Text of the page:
On this latter point, the Health Resources and Services Administration developed that index more than 30 years ago. You can use the Neighborhood Atlas® mapping program to see color coded ADI rankings on a map of the U.S. or any state down to the census block. The maps are based on 2014-2018 American Community Survey responses.

The 2021 National Healthcare Quality and Disparities Report (NHQDR) described racial and ethnic disparities, disparities in access to care and quality of care for different populations and discussed disparities related to diabetes and kidney disease. In 2022, CMS called on leaders in the healthcare industry to commit to advancing health equity and work with CMS to identify and share best practices to address inequities. A fact sheet lists 6 pillars to “promote quality outcomes, safety, equity, and accessibility for all individuals, especially for people in historically underserved and under-resourced communities:

  • Advance equity

  • Expand access

  • Engage partners

  • Drive innovation

  • Protect Programs

  • Foster excellence”

The Challenge

USRDS national data reflects inequities in what categories of patients are more likely to use of home dialysis. There may be multiple reasons. Some things I’ve heard that may adversely affect home dialysis utilization include::

  • From nephrologists

    • Lack trust in patients to do dialysis as prescribed unsupervised at home;

    • Skewed perceptions of who will and will not do well on home dialysis that could be related to unconscious bias;

    • Perception that home patients take more of their time than seeing all in-center patients rounds during a dialysis shift or two.

  • From dialysis companies

    • Perception that home HD is more costly than PD or in-center HD;

    • Limit home dialysis programs—according to USRDS in 2021:

      • 45.1% of clinics had no certified home dialysis program

      • 11.4% of clinics had a certified dialysis program but no home patients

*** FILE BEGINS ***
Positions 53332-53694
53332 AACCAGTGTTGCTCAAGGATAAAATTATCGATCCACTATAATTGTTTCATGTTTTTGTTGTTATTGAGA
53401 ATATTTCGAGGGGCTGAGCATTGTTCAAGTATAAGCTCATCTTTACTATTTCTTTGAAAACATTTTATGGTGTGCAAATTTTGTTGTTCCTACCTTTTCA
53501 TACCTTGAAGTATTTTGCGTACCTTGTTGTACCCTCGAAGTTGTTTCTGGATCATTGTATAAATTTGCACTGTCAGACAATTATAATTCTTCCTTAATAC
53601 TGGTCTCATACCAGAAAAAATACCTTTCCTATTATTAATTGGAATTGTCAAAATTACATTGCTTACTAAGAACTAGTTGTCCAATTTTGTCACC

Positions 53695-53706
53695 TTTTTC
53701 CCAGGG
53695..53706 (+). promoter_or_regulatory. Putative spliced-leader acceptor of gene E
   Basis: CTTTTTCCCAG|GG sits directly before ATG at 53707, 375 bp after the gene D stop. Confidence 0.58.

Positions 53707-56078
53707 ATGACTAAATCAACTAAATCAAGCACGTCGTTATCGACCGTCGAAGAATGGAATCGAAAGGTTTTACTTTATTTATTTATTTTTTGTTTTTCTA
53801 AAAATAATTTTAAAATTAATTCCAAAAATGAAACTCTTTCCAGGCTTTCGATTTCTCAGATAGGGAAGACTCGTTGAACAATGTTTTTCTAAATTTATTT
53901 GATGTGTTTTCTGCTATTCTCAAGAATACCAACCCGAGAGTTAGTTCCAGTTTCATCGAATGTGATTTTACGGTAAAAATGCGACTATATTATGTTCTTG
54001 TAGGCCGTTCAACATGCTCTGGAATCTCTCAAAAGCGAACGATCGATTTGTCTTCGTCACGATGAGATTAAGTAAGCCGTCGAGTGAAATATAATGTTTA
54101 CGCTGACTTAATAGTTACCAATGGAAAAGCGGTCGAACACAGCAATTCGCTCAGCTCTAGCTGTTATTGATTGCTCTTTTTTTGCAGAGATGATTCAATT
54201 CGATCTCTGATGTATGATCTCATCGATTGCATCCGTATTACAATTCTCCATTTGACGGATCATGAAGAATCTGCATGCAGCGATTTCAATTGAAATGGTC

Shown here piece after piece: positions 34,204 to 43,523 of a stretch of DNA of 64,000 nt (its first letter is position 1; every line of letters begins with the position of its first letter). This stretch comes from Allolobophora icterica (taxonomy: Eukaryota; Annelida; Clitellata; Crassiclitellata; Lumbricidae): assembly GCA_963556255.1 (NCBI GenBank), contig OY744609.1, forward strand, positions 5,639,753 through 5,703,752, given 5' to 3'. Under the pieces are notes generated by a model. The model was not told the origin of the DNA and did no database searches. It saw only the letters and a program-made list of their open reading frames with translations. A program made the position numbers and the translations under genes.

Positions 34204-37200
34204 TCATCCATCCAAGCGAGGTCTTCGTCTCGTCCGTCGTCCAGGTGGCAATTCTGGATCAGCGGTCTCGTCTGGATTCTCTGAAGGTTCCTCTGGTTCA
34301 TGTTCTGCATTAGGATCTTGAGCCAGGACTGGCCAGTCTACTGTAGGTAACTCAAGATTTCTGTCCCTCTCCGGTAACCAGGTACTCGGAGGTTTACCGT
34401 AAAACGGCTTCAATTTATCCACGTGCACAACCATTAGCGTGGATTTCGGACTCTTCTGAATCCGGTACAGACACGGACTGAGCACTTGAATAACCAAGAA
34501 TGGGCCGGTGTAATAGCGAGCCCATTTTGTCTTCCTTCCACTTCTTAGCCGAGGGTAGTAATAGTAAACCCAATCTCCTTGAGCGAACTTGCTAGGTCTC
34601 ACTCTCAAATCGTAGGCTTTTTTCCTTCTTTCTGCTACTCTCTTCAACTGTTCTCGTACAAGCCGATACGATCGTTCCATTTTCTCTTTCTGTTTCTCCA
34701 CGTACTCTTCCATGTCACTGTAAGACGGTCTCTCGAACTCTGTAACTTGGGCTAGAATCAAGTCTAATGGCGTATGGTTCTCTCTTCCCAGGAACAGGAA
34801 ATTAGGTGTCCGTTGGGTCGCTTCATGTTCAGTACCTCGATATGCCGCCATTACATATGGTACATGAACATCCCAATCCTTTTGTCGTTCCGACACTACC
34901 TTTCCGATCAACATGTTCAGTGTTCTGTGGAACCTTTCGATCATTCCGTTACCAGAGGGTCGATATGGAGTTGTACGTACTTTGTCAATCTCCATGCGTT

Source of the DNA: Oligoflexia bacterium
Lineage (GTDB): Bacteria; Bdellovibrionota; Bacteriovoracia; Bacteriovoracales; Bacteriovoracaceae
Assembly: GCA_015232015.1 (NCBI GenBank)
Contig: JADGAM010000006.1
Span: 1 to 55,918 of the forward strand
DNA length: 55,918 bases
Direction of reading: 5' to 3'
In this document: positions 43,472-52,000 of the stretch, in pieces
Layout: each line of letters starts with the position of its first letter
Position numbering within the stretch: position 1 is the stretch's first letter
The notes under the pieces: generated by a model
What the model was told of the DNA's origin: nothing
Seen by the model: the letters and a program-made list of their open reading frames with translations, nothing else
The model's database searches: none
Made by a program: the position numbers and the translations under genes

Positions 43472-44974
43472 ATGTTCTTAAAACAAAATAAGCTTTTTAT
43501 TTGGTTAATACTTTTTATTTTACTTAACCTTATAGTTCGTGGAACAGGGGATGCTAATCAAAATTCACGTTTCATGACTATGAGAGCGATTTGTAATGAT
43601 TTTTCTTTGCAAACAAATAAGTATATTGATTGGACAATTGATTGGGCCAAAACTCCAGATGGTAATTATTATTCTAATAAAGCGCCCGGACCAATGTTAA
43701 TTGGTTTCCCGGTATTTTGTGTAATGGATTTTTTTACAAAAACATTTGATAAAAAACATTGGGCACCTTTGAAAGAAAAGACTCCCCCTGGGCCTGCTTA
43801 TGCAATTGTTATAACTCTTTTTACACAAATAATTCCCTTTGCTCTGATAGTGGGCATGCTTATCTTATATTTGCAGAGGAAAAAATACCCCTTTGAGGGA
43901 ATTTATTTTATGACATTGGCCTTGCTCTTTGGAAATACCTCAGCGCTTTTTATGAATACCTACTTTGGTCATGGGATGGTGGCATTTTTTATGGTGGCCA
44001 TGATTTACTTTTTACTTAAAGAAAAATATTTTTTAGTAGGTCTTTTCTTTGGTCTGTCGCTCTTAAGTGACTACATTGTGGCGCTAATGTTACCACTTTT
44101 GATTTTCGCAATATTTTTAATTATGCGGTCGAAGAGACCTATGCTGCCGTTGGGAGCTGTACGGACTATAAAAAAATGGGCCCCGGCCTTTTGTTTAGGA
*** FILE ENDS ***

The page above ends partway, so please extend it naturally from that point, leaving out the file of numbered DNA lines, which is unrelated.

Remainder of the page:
• 42.9% of clinics had a certified home program treating patients

  • From patients

    • Lack of knowledge prior to dialysis (and even after starting in-center dialysis) about other options besides the default—in-center dialysis

    • Lack confidence in their ability to self-manage

    • Fear needles and placing them (HD) or have body image concerns (PD)

    • Fear making a mistake and having a medically unsupervised emergency.

The Future

We will see what the future holds in store for home dialysis. The ESRD Quality Incentive Program is a system of payment based on performance on certain measures and improvement on those measures. In Payment Year (PY) 2026 based on data collected on measures during calendar year (CY) 2024, dialysis clinics will get up to 10 points on a new measure called Facility Commitment to Health Equity. How many of those 10 points a clinic will get is based on an attestation of their organizational competency in 5 domains of health equity. To learn more, read about this fact sheet.

The Final Rule for ESRD PPS, AKI, QIP, and the ETC Model published on November 6, 2023, included two new health equity QIP measures. Clinics will collect data in CY 2025 for PY 2027:

  • Screening for Social Drivers of Health, a reporting measure

Percentage of patients at a dialysis facility who are 18 years or older screened for all five health-related social needs (HRSNs) (food insecurity, housing instability, transportation needs, utility difficulties, and interpersonal safety).

  • Screen Positive Rate for Social Drivers of Health, a reporting measure

Percentage of patients at a dialysis facility who are 18 years or older screened for all five HRSNs, and who screen positive for one or more of the following five HRSNs: Food insecurity, housing instability, transportation problems, utility difficulties, or interpersonal safety.”

One big question is whether a greater focus on health equity will spur dialysis clinics to help patients choose a treatment that fits for them. MEI created the My Kidney Life Plan decision aid. Nephrologists or staff in their office can share this with CKD patients who are nearing the need for dialysis. This tool helps a patient choose what they value and see which of the options for dialysis fit with those values that are important to THEM. MEI has a wealth of information and resources on Home Dialysis Central and the Home Dialysis Central Facebook group that MEI administers and monitors answers questions and provides support to patients on home dialysis or considering it. We have a way to go to reach the target set by the Advancing American Kidney Health executive action. As the Chinese proverb says, “A journey of a thousand miles begins with a single step." Let’s take that step by working to overcome our biases to give all who have kidney failure a chance to have a fuller and more productive future.